Former UCBB graduate and lecturer has new book published with critical acclaim
Lynda Taylor, a former graduate and current lecturer at University Centre Bishop Burton, Beverley, has had her first book published in the UK and USA.
Fear in Dogs – Theories, Protocols and Solutions, is a critical analysis of existing theories and techniques in canine fear and behaviour that also gives guidance to owners of fearful dogs, canine students and behaviourists who work with clients.
The aim of the book was to investigate and develop new and more personalised techniques for working with fearful dogs while critically evaluating the effectiveness of established solutions. Initially, Lynda looks at the purpose and cause of fear in dogs and uses her extensive experience to examine the part that humans play in either improving the situation and behaviour or making it worse.
Acclaim for the book has been given by notable figures in the canine world, including Ken Ramirez, Executive Vice President and Chief Training Officer of Karen Pryor Clicker Training, who said;
“One of the most comprehensive yet easily accessible books on dealing with canine fear. This is a must-have resource for both pet professionals and dog owners who want to find an effective solution to deal with canine fear.”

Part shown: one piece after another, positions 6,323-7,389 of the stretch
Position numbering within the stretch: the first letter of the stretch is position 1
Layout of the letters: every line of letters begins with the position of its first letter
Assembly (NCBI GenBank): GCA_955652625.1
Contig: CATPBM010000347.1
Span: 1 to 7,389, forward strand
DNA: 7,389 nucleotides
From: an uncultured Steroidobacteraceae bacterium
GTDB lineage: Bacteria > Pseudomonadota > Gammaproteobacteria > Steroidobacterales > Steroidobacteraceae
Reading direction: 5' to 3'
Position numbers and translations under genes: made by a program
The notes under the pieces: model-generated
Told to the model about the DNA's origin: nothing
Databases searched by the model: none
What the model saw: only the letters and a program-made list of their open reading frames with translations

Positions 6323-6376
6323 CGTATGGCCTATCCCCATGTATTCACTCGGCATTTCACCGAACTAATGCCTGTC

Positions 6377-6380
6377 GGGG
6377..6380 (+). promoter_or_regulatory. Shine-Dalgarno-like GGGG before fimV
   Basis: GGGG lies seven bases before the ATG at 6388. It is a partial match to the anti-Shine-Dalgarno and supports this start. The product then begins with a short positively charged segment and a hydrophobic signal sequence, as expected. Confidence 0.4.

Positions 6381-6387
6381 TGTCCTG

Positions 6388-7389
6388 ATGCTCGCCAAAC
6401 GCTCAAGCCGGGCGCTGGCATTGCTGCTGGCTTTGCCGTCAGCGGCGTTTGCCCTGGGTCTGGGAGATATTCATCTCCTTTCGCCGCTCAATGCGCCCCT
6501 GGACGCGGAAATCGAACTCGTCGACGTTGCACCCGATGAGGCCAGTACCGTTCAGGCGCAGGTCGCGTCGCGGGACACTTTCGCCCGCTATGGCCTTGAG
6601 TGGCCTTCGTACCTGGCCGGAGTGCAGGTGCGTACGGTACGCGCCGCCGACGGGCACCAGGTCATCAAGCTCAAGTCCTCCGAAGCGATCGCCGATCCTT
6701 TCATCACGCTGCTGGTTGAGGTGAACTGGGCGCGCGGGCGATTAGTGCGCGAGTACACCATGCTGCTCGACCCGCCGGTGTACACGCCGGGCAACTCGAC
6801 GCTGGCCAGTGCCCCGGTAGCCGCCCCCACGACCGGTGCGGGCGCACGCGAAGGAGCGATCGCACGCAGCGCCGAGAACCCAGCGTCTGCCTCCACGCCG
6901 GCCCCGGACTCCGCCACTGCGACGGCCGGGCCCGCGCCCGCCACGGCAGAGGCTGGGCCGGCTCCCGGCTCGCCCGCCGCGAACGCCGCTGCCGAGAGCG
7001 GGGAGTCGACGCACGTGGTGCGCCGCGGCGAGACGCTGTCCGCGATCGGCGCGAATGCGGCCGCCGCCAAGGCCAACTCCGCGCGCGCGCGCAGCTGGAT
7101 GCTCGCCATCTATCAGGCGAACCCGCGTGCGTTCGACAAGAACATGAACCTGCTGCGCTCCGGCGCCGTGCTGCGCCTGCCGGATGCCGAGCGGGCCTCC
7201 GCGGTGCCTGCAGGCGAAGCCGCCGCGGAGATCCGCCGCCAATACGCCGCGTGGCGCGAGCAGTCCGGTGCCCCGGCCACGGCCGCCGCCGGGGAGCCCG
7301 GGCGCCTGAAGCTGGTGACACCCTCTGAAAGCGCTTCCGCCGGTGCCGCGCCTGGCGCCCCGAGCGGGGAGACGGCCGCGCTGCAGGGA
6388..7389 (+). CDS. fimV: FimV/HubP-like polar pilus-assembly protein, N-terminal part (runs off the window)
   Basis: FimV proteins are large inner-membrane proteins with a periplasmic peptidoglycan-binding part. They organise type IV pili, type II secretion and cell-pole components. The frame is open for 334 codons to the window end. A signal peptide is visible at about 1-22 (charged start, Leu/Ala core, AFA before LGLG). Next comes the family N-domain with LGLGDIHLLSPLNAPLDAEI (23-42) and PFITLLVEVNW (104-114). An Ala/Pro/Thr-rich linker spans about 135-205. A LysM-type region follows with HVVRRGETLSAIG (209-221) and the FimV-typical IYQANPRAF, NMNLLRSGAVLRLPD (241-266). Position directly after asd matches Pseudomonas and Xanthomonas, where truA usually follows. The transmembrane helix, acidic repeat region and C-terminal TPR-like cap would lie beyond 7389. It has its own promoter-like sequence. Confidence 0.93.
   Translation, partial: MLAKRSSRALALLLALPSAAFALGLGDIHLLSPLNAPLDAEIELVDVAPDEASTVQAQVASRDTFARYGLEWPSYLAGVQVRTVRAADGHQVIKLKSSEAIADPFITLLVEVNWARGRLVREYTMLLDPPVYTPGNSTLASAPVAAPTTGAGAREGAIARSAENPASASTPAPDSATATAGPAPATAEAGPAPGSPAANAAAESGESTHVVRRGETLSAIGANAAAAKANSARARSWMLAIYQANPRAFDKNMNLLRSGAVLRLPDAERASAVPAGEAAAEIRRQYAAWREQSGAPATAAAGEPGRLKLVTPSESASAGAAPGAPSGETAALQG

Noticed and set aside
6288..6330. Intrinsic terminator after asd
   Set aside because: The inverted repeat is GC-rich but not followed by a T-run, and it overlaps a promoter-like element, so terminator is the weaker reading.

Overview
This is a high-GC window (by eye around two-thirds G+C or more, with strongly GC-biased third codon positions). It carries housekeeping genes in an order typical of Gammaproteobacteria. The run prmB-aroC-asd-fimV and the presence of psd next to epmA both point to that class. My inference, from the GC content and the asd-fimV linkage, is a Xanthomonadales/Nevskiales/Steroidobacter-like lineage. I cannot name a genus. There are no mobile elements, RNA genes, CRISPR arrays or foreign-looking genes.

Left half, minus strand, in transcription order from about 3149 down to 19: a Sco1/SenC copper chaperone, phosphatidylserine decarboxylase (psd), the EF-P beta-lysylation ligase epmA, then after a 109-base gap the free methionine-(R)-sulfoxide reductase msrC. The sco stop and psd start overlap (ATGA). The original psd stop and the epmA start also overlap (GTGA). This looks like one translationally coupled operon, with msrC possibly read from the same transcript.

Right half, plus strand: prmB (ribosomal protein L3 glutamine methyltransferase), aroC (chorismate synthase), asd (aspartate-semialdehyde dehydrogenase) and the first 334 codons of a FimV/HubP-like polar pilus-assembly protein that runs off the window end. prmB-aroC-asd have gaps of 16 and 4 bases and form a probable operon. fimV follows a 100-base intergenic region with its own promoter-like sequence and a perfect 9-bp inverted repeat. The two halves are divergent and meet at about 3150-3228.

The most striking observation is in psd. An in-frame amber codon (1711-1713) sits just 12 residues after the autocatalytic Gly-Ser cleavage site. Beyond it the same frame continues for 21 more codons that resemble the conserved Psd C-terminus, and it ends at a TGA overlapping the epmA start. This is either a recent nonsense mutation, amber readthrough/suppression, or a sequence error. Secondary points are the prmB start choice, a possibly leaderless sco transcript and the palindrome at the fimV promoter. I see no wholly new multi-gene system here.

Susan. G. Friedman PhD, Professor Emeritus, Psy Dept. Utah State University said of the work:
“Speaking to caregivers, students, and behaviour professionals, Lynda challenges us to examine our own biases and provides information to make more informed treatment plans.”
Lynda is a graduate of UCBB and completed master’s degree in Applied Animal and Behaviour Training in 2018. She also lectures for the university’s canine programmes, delivering sessions remotely from her home in Spain. In her experience as both student and lecturer at UCBB she said;
“The online remote delivery of our canine programmes really opens up opportunities to offer new and wider areas of expertise in specialist disciplines. Because students can choose to either join live webinars or via a recording in their own time, it offers real flexibility for our students, many of whom are adults with work and family commitments to juggle alongside their studies.”
Talking about her experience studying her masters at UCBB, Lynda explained that the programme;
“…gave me permission to get back into research, to update my knowledge and critical awareness of existing theories and practices. It gave me the confidence to question and re-evaluate established solutions, so I could challenge and then suggest new theories to make progress in the understanding of canine behaviour.”
Lynda is a huge advocate of the distance learning programmes that UCBB offer in her area of specialism and the opportunities they presents to students in understanding canine behaviour. Her next personal challenge is in the form of a PhD at Lancaster University which will focus on e-research and technology for enhanced learning. She believes that as a lecturer, you must continually put yourself in the position of the student so you can best support their learning. With the current shift to more remote learning due to the pandemic and the long-lasting impact that this will have on university study, this is an all too important view point and mindset to develop and nurture.